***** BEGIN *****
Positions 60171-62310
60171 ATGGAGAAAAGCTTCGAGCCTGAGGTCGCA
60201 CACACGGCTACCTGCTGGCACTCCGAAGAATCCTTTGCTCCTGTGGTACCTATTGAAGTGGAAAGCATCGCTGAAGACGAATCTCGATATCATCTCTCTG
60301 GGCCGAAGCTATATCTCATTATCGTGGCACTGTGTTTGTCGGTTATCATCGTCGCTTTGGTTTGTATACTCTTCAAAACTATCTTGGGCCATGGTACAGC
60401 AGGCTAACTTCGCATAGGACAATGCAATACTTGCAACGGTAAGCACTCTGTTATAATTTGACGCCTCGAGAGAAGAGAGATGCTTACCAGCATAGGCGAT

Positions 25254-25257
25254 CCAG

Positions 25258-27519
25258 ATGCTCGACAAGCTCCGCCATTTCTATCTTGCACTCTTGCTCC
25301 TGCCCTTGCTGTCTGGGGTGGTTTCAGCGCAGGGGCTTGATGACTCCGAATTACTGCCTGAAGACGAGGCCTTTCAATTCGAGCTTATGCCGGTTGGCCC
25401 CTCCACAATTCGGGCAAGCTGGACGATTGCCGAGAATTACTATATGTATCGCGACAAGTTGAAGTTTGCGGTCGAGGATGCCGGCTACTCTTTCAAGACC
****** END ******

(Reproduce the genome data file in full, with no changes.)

Positions 60171-62310
60171 ATGGAGAAAAGCTTCGAGCCTGAGGTCGCA
60201 CACACGGCTACCTGCTGGCACTCCGAAGAATCCTTTGCTCCTGTGGTACCTATTGAAGTGGAAAGCATCGCTGAAGACGAATCTCGATATCATCTCTCTG
60301 GGCCGAAGCTATATCTCATTATCGTGGCACTGTGTTTGTCGGTTATCATCGTCGCTTTGGTTTGTATACTCTTCAAAACTATCTTGGGCCATGGTACAGC
60401 AGGCTAACTTCGCATAGGACAATGCAATACTTGCAACGGTAAGCACTCTGTTATAATTTGACGCCTCGAGAGAAGAGAGATGCTTACCAGCATAGGCGAT

Positions 25254-25257
25254 CCAG

Positions 25258-27519
25258 ATGCTCGACAAGCTCCGCCATTTCTATCTTGCACTCTTGCTCC
25301 TGCCCTTGCTGTCTGGGGTGGTTTCAGCGCAGGGGCTTGATGACTCCGAATTACTGCCTGAAGACGAGGCCTTTCAATTCGAGCTTATGCCGGTTGGCCC
25401 CTCCACAATTCGGGCAAGCTGGACGATTGCCGAGAATTACTATATGTATCGCGACAAGTTGAAGTTTGCGGTCGAGGATGCCGGCTACTCTTTCAAGACC